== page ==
In the days and weeks leading up to last month’s HIMSS conference, several people, probably hoping to get on my crowded dance card, noted that I was one of the more “important” journalists who covers health IT and healthcare policy. Flattering perhaps, but not exactly true. To me, importance in media is measured by audience size and influence. Based on a couple of recent stories, I really don’t have that much.

The Wall Street Journal reported last week how the price of generic drugs can vary so greatly from pharmacy to pharmacy. The story caught the attention of people all over America, including that of David E. Williams and his Health Business Blog, so much so that it’s generated extra traffic to my own blog the last couple of days. Why? Because I had essentially the same story nearly two years ago, first with this blog post from June 23, 2005, then in a story that ran in the Chicago Sun-Times on Sept. 19, 2005.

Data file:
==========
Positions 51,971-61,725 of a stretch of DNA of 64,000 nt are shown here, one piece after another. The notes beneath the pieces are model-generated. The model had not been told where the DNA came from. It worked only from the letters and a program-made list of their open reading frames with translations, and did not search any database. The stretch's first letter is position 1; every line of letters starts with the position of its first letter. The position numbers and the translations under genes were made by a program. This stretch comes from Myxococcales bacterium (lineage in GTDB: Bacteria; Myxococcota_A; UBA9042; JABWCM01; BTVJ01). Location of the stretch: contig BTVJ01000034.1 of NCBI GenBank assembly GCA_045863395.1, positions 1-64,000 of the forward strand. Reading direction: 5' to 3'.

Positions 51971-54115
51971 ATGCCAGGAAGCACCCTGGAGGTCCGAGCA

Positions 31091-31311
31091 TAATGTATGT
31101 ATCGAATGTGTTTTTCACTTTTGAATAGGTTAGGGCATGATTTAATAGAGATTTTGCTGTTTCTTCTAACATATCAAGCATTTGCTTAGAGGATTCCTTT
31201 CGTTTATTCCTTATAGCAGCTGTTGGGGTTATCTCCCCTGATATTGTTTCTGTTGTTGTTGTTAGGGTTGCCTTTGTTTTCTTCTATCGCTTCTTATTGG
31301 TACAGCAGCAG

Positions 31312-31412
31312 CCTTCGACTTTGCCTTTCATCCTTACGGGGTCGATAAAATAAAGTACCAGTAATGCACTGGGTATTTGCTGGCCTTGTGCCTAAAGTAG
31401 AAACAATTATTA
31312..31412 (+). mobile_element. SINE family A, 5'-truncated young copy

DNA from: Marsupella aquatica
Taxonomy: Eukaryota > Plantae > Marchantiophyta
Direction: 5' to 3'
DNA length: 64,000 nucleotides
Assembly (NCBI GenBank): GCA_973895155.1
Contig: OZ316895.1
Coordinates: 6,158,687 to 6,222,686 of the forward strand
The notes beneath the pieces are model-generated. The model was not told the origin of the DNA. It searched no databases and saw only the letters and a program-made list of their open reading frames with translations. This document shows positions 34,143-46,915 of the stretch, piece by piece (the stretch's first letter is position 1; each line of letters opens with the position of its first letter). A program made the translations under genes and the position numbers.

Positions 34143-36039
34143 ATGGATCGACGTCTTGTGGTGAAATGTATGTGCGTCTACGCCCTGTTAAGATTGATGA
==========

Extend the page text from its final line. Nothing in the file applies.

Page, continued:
Now, the Sun-Times is a major daily newspaper in the nation’s third-largest media market, but it just doesn’t have the readership numbers or the cachet among national policy-makers as does the Journal. Still, I take pride in knowing that I had the story way early—in the same manner Detroit’s WXYZ-TV must have taken pride in having the same story a couple of years before I did.

The same thing happened on a smaller scale two weeks ago, when Government Health IT reported on the demise of the Santa Barbara County Care Data Exchange. That grabbed the attention of most of the healthcare trades nationwide, which is fine, except that Inside Healthcare Computing reported the news on Sept. 16, 2006. The archives are locked for subscribers only, but take my word, it’s there.

I didn’t write the story, though I am a frequent contributor to that publication. No matter, the target audience is more the CIO than the CEO or policy wonk. And guess which group has more clout on a national level?

Then there’s the matter of lifting the ban on cell phones in hospitals, something that’s also suddenly become a hot topic not only in the U.S., but in Britain as well. For the record, the Mobile Healthcare Alliance—a group that actually no longer exists—first put out a report at the 2004 TEPR conference, saying that the risk of hospital-systems interference from cell phones is manageable. Read my coverage here.